In UC Trials I and II and CD Trials I and III, 4% of patients treated with ENTYVIO and 3% of patients treated with placebo experienced an infusion-related reaction (IRR). The most frequently observed IRR in the patients treated with ENTYVIO (reported more than twice) were nausea, headache, pruritus, dizziness, fatigue, infusion-related reaction, pyrexia, urticaria and vomiting (each of these adverse reactions occurred in < 1% in all patients treated with ENTYVIO) and no individual adverse reaction reported occurred at a rate above 1%. These reactions generally occurred within the first two hours after the infusion and resolved with no treatment or following antihistamine and/or IV hydrocortisone treatment. Less than 1% of patients treated with ENTYVIO had IRRs assessed by the investigator as severe, and IRRs requiring discontinuation of study treatment occurred in < 1%.
In clinical trials, for patients with mild IRRs or hypersensitivity reactions, physicians were allowed to pretreat with standard medical treatment (e.g., antihistamine, hydrocortisone and/or acetaminophen) prior to next infusion.
In UC Trials I and II and CD Trials I and III, the rate of infections was 0.85 per patient-year in the patients treated with ENTYVIO and 0.7 per patient-year in the patients treated with placebo [see WARNINGS AND PRECAUTIONS]. The infections consisted primarily of nasopharyngitis, upper respiratory tract infection, sinusitis, and urinary tract infection. Two percent of patients discontinued ENTYVIO due to infections.
In UC Trials I and II and CD Trials I and III, the rate of serious infections was 0.07 per patient-year in patients treated with ENTYVIO and 0.06 per patient-year in patients treated with placebo. Serious infections were more common in Crohn's disease patients than ulcerative colitis patients, and anal abscesses were the most frequently reported serious adverse reaction in Crohn's disease patients. Over 48 months, there was no increase in the rate of serious infections.
In controlled- and open-label long-term extension trials in adults treated with ENTYVIO, serious infections have been reported, including anal abscess, sepsis (some fatal), tuberculosis, salmonella sepsis, Listeria meningitis, giardiasis and cytomegaloviral colitis.
In UC Trials I and II and CD Trials I and III, sepsis, including bacterial sepsis and septic shock, was reported in four of 1434 (0.3%) patients treated with ENTYVIO and in two of 297 patients treated with placebo (0.7%). During these trials, two Crohn's disease patients treated with ENTYVIO died due to reported sepsis or septic shock; both of these patients had significant comorbidities and a complicated hospital course that contributed to the deaths. In an open label long-term extension trial, additional cases of sepsis (some fatal), including bacterial sepsis and septic shock, were reported. The rate of sepsis in patients with ulcerative colitis or Crohn's disease receiving ENTYVIO was two per 1000 patient-years.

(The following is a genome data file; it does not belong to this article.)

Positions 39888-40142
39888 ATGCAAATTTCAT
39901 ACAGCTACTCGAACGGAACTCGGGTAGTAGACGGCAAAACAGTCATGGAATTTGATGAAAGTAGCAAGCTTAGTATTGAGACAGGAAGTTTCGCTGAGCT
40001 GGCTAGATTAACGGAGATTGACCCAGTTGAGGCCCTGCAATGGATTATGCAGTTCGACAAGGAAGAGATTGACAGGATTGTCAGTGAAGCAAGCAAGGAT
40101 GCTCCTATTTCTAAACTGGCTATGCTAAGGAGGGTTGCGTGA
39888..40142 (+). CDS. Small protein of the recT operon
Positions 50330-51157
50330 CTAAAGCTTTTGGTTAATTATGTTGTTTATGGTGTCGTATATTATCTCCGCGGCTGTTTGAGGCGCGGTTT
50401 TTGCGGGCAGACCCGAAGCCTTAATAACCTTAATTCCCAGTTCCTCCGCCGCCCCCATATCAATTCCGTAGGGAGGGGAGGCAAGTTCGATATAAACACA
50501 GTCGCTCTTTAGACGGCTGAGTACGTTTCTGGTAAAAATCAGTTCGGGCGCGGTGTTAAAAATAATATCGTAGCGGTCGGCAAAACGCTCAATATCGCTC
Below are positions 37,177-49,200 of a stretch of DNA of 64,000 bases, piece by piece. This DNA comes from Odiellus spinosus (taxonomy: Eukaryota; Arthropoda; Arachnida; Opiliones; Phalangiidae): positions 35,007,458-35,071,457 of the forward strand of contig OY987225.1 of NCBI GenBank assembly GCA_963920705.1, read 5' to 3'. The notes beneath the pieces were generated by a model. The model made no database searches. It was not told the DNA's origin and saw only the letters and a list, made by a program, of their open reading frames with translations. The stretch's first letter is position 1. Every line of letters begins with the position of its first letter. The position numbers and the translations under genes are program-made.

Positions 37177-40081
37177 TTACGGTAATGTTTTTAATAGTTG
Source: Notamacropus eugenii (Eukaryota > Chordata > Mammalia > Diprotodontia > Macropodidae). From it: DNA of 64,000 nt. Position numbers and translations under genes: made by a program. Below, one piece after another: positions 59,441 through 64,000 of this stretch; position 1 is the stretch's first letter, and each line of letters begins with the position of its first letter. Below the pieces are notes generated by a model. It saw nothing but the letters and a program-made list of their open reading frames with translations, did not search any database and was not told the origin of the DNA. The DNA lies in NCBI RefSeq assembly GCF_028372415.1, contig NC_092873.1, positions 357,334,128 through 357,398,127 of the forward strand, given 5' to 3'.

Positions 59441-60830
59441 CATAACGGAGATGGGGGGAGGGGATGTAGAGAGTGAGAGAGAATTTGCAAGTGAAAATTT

In clinical trials, all patients were screened for tuberculosis. One case of latent, pulmonary tuberculosis was diagnosed during the controlled trials with ENTYVIO. Additional cases of pulmonary tuberculosis were diagnosed during the open-label trial. All of these observed cases occurred outside the United States, and none of the patients had extrapulmonary manifestations.
There have been reports of elevations of transaminase and/or bilirubin in patients receiving ENTYVIO [see WARNINGS AND PRECAUTIONS]. In UC Trials I and II and CD Trials I and III, three patients reported serious adverse reactions of hepatitis, manifested as elevated transaminases with or without elevated bilirubin and symptoms consistent with hepatitis (e.g., malaise, nausea, vomiting, abdominal pain, anorexia). These adverse reactions occurred following two to five ENTYVIO doses; however, based on case report information it is unclear if the reactions indicated drug-induced or autoimmune etiology. All patients recovered following discontinuation of therapy with some requiring corticosteroid treatment. In controlled trials, the incidence of ALT and AST elevations ≥ 3 x ULN was < 2% in patients treated with ENTYVIO and in patients treated with placebo. In the open-label trial, one additional case of serious hepatitis was observed.